Furthermore, when at least one of styrene resin or an adhesiveness-imparting resin is employed as the thermoplastic resin 6, an appropriate adhesion balance can be obtained between the intermediate layer and the heat resistant substrate 9, so that noise which is generated when the intermediate layer is peeled off the substrate 9 at the time of image transfer can be significantly reduced, and the hardness of the surface of transferred images can be improved, and accordingly the resistance of the transferred images to friction and scratching can also be improved.

As the material of the heat resistant substrate 9 on which the intermediate layer 2 is provided, films and paper which are conventionally employed in this field can be employed. For instance, plastic films having relatively good heat resistance, such as films made of polyester, polycarbonate, triacetyl cellulose, nylon or polyamine; cellophane, and parchment paper, are suitable for the material for the heat resistant substrate 9.

It is preferable that the heat resistant substrate 9 have a thickness in the range of 2 to 15 μm when a thermal head is employed as the heat source 10 for thermal transfer. However, when a heat source, which can selectively heat the thermal image transfer ink layer, such as a laser beam, is employed as the heat source 10 for thermal transfer, there is no particular limitation on the heat source to be employed.

When a thermal head is employed, it is preferable to provide a heat resistant protective layer on the free side of the substrate 9 with which the thermal head comes into contact, to improve the heat resistance of the substrate 9 further. The protective layer may be made of a resin, for instance, silicone resin, fluoroplastics, polyimide resin, epoxy resin, phenolic resin or melamine resin. By providing such a protective layer on the substrate 9, a substrate which cannot conventionally be used may also be used.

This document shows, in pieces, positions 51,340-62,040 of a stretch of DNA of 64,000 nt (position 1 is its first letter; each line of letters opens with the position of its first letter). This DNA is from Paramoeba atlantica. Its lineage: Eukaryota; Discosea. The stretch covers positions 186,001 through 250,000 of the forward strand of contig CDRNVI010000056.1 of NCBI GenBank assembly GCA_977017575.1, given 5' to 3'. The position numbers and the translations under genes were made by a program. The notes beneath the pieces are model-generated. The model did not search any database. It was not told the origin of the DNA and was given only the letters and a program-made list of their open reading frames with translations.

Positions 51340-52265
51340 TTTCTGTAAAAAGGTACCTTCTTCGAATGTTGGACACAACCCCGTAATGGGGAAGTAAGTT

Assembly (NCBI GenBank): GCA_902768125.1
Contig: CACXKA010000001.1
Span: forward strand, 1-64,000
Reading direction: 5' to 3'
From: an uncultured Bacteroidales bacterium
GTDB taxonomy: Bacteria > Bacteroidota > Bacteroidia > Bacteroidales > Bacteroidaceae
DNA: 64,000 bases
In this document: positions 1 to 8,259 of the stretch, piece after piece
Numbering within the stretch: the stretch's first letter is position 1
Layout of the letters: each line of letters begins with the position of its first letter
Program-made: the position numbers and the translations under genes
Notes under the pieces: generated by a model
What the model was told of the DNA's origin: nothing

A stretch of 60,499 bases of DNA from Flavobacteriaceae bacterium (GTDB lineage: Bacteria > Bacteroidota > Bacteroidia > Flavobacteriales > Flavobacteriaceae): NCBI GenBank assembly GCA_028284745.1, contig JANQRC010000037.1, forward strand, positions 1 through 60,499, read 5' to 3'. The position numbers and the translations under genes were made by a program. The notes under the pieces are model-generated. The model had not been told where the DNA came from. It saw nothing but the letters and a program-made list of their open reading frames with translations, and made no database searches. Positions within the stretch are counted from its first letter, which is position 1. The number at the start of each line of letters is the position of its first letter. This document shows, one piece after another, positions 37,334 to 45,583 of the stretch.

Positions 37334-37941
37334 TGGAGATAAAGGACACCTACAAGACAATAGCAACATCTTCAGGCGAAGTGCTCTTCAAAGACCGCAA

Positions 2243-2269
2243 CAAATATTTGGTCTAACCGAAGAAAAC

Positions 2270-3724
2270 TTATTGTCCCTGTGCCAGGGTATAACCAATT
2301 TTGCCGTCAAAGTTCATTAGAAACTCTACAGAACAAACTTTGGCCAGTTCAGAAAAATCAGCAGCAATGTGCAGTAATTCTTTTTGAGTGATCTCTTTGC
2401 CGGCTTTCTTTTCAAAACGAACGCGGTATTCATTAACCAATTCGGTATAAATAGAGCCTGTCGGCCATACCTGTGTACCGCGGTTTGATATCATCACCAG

As the coloring agent for use in the thermal image transfer ink layer of the thermal image transfer recording medium of the present invention, there may be used any conventional coloring agents, such as carbon black, organic pigments, inorganic pigments and dyes in accordance with the desired color.

As the thermoplastic resin for use in the thermal image transfer ink layer of the thermal image transfer recording medium of the present invention, there may be used any conventional thermoplastic resins such as acrylic resin, polyester resin, polystyrene resin, ethylene-vinyl acetate copolymer resin, cellulose resin, epoxy resin, polyurethane resin, polyamide resin, polyethylene resin, and polycarbonate resin in accordance with the desired resistance of the thermal image transfer ink layer.